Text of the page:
xSuite Blog

Expert Knowledge on Digitalization & Automation of Business Processes

xSuite Blog

Expert Knowledge on Digitalization & Automation of Business Processes

What Does Cloud Native Mean?

Topic: Software Development and Implementation | Cloud


The term cloud native has been a popular buzzword in IT for some time now, and Google now delivers almost 4 million hits for this search term. Since 2015, there has even been a "Cloud Native Computing Foundation," which has the aim of advancing the cloud native philosophy and establishing it as a standard.

In this article we want to clarify the following questions: What is the exact meaning of the term? What are the hallmarks of cloud native solutions? And even more importantly: What benefits and advantages do cloud native solutions offer users?

Cloud native means: developed for the public cloud

The term cloud native can be better understood and classified if the beginnings of cloud computing are considered. Many of the first cloud solutions were developed on the basis of technologies already used in on-premises solutions. At the time, the cloud was not considered to be a leading form for delivering IT resources and software applications; rather, it was seen purely as an extension.

The cloud-native philosophy turns this approach upside down: Solutions that are cloud native have been specifically developed and optimized for operation in the cloud. They are designed to take full advantage of the technology offered by the cloud. The concept of cloud native computing not only refers to the architecture and the development process of software solutions, but also plays a central role in how the system is operated.

Software architecture: modular and open source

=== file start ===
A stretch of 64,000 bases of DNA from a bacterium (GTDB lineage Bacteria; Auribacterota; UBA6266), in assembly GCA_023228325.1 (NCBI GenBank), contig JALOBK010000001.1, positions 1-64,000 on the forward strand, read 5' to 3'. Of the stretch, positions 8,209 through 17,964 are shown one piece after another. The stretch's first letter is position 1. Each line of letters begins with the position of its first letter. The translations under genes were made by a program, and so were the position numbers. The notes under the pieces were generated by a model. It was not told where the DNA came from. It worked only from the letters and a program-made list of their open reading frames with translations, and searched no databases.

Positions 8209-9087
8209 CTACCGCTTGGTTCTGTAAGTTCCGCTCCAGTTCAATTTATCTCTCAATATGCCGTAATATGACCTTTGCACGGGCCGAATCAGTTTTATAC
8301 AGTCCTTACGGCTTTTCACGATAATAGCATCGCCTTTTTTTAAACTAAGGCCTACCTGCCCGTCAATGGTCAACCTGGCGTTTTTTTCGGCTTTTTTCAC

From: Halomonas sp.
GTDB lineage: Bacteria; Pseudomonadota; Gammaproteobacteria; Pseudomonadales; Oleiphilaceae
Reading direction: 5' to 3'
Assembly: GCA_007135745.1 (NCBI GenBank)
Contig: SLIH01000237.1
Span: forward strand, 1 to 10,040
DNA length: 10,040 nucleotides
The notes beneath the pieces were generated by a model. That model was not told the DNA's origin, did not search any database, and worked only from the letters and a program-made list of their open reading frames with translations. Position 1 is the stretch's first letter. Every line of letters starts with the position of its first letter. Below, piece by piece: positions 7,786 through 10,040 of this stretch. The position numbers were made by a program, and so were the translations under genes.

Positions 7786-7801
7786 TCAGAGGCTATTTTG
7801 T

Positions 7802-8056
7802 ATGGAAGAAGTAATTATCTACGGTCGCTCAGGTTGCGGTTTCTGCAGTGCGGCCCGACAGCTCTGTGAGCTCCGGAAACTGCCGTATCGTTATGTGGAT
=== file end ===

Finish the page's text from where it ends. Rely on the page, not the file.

Public cloud solutions are designed to be used by a large number of different customers simultaneously, so they need to be particularly scalable. For this to be possible, the architecture of the software must be set up in such a way that bottlenecks never occur, even with a high load factor. Which is why cloud-native solutions rely on microservices and containers.

Speed is ensured by NoSQL databases, which often rely on open source technologies. A central feature of cloud-native solutions is the API (application programming interface), which provides for easy and seamless connection to other systems, be they local or in the cloud.

Software development: agile methods and processes

Integral to the idea of cloud technology is continuous development and rapid availability of new features. In order to perform at the tempo necessary, cloud-native solutions are not developed according to the classic waterfall model; rather, agile development methods and processes are used.

As a result, there are no longer any classic release cycles, such as once a year or once a quarter. Software development works in sprints and constantly delivers new program increments. This procedure is also known as continuous delivery.

Software operation: Development and IT administration work hand in hand

In classic development approaches, the software development and operation departments are strictly separated. With cloud-native solutions, it's the opposite: These departments work closely together in the form of a joint DevOps team (DevOps standing for "Development" and "Operations").

This allows new versions and functions to be tested and imported into the system much faster than with the traditional arrangement. Feedback can be incorporated much more quickly into the continuous development of a solution if operation and development work hand in hand. The constant, immediate import of new functions upon availability is also known as Continuous Deployment.

Advantages for users

Cloud-native solutions take full advantage of what the cloud has to offer. This makes them particularly scalable and performant. They are easy to use and are automatically kept up to date, so they can be a relief for the internal IT departments of companies. The availability of APIs makes them flexible and easy to integrate. As a result, they also enable hybrid scenarios.

If you would like to know more about the advantages of hybrid scenarios for document processes and in the ERP environment, I recommend the blog article of our managing director on the topic "Cloud First Is Not Cloud Only".






Dina Haack is Head of Marketing at xSuite Group. She has been at home in the B2B software industry for around 10 years. At xSuite in Ahrensburg, her main topics are: SAP-integrated invoice processing, electronic invoices and automation.

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